16. The problem of guided vs. unguided evolution is that it really depends on what sort of evolution is going on.

    On the one hand, there are similar sorts of evidence of evolution of languages and manuscripts via common descent as there is of the evolution of life by common descent. That’s because possibilities for change are practically limited in manuscripts and in languages, much as they are in biologic evolution, even if they are affected by intelligence, and even design. So evolution needn’t be unguided in order to leave evidence of objective hierarchy.

    On the other hand, the differences between language and manuscript evolution vs. biologic evolution are striking–plus the intelligence that supposedly is causing “guided evolution” of life is effectively God–unlimited intelligence. Language evolution is extremely fast compared with biologic evolution, and it has limits involving understood rules. Words horizontally transfer much more readily than does genetic information, and even in manuscripts you can get considerable transfer of unrelated material. That said, human limits (inherent and deliberate) have largely kept the evolution signal of languages intact for at least thousands of years in most cases, although English is the kind of hybrid of once-separate languages that has no real counterpart in biology (except for possible very early fusions).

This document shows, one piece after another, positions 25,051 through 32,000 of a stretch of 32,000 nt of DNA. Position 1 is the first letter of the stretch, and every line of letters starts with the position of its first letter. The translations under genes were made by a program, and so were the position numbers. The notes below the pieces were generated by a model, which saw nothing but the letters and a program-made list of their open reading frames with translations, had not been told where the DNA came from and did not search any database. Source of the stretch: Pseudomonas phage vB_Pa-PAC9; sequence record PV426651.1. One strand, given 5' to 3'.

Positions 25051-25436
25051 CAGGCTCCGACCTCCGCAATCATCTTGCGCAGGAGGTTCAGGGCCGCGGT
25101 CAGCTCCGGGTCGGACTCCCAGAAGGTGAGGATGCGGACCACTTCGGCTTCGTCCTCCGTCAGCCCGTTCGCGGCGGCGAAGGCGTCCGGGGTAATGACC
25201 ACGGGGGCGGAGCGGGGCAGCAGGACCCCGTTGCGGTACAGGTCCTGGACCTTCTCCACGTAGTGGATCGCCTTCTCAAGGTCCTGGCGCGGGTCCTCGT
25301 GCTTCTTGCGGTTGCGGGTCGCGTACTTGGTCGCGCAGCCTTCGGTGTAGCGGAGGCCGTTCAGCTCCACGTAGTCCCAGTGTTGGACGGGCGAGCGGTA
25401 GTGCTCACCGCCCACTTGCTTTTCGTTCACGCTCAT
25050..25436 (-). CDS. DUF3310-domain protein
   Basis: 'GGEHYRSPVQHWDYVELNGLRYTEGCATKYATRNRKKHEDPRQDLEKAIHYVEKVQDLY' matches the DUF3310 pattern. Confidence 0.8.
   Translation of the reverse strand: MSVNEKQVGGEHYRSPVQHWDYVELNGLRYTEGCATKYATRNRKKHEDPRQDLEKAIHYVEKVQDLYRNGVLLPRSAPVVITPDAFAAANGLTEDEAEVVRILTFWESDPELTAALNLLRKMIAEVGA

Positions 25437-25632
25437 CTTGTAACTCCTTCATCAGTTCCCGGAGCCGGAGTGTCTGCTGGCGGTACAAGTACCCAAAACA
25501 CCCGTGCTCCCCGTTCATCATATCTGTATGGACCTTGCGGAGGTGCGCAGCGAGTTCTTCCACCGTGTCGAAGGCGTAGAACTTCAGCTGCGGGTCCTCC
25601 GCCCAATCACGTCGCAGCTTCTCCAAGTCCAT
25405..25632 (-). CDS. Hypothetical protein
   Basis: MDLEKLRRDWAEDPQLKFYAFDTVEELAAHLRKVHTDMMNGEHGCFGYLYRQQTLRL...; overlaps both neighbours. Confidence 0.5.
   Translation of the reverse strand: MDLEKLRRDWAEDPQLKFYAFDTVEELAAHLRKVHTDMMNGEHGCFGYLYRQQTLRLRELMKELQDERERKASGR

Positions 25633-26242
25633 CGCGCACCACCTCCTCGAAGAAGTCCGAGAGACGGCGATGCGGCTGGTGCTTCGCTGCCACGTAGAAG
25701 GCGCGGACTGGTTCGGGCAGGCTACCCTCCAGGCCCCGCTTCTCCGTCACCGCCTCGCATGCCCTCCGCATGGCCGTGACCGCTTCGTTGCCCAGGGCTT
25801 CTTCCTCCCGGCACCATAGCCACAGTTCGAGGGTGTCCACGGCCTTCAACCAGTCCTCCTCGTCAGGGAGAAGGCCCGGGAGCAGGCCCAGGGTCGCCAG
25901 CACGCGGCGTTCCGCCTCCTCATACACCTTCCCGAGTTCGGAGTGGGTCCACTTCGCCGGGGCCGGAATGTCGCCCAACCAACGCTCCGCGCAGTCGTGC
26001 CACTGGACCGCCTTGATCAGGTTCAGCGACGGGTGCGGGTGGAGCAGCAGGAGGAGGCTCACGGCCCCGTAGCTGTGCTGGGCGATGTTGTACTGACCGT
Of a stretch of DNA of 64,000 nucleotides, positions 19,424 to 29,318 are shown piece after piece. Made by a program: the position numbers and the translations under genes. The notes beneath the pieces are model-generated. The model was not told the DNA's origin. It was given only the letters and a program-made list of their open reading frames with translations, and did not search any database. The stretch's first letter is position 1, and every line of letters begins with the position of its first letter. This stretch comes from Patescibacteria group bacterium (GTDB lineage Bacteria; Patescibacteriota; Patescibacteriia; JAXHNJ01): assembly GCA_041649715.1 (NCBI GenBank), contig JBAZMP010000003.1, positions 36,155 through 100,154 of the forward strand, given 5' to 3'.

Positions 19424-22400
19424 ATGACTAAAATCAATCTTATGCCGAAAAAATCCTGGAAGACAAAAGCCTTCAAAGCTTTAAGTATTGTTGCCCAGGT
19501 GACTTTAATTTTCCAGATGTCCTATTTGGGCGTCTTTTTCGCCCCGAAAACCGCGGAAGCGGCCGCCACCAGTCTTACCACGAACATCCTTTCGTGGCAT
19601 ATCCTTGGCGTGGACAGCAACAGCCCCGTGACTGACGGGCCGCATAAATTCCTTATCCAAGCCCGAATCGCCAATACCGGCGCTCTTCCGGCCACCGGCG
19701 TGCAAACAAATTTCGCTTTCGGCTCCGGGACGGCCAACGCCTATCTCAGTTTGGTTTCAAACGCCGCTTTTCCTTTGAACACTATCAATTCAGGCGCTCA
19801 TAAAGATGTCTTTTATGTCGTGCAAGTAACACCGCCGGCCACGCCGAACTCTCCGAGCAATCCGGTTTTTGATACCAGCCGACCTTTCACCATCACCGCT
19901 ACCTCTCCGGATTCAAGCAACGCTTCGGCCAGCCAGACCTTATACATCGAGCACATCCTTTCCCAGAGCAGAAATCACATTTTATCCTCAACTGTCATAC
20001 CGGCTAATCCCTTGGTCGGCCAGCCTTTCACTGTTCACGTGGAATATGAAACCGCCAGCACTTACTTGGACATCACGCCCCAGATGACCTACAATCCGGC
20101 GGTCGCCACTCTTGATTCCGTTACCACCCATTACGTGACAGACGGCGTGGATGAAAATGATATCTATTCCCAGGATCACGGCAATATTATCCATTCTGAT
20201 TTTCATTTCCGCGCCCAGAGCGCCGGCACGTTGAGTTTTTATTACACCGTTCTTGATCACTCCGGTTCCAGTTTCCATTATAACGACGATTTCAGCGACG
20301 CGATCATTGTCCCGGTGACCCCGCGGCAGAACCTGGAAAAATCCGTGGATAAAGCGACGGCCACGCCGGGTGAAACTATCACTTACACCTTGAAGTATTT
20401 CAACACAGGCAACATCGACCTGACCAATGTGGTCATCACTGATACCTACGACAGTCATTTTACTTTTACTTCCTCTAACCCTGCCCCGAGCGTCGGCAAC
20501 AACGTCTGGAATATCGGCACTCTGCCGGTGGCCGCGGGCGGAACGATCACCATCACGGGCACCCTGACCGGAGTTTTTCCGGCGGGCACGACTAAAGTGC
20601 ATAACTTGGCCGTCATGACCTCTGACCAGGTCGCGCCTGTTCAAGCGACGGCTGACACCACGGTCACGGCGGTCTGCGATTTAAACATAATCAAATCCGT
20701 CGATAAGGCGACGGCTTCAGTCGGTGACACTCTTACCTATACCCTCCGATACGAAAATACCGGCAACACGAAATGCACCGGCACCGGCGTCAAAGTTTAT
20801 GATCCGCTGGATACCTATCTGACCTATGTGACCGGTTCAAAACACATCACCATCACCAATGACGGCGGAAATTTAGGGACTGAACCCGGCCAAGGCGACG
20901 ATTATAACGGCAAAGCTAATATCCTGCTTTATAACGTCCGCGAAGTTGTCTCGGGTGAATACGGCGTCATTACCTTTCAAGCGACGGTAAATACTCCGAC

The thing is that in languages and manuscripts you do get the effect of intelligent manipulation and violation of the objective hierarchies, even if the latter are still observable. In biology, apparently not, save for our own rather meager genetic engineering capabilities. But maybe the guidance of evolution isn’t as great as the mental faculties affecting languages? Well, there are two problems with that. One is that we all know that the Designer is in fact God, who should be able to get around the limitations that languages and manuscripts have for change, and the other is that, according to ID, miracles are necessary in order for certain changes to occur. And yet, the “miracles” involve a whole lot of conserved genetic sequences, not the kind of de novo changes that one might expect of God, or at least of very advanced aliens who could cause major shifts in life.

    Some kind of guided evolution presumably would be possible, although it seems implausible. It would be strange that an intelligence is guiding the changes of life, but somehow it never manages to noticeably transcend the limits that unguided evolution would be stuck with. Common descent of languages is visible despite intelligence being involved, however, intelligence does leave its marks both in the mental rules affecting languages and in violations of those same rules. Neither is visible in biology, outside of our own manipulations.

    So common descent needn’t be unguided to be visible. The thing is that guidance should generally be visible where it exists, at least if it’s any sort of guidance that we understand (with ID, supposedly we can understand it). Guidance that we don’t understand could be affecting biologic evolution, naturally, but the very fact that we don’t understand it renders that issue moot.

    Glen Davidson

  17. Plants have ovaries. They appear to be called ovaries since they have correspondence in function to mammalian ovaries.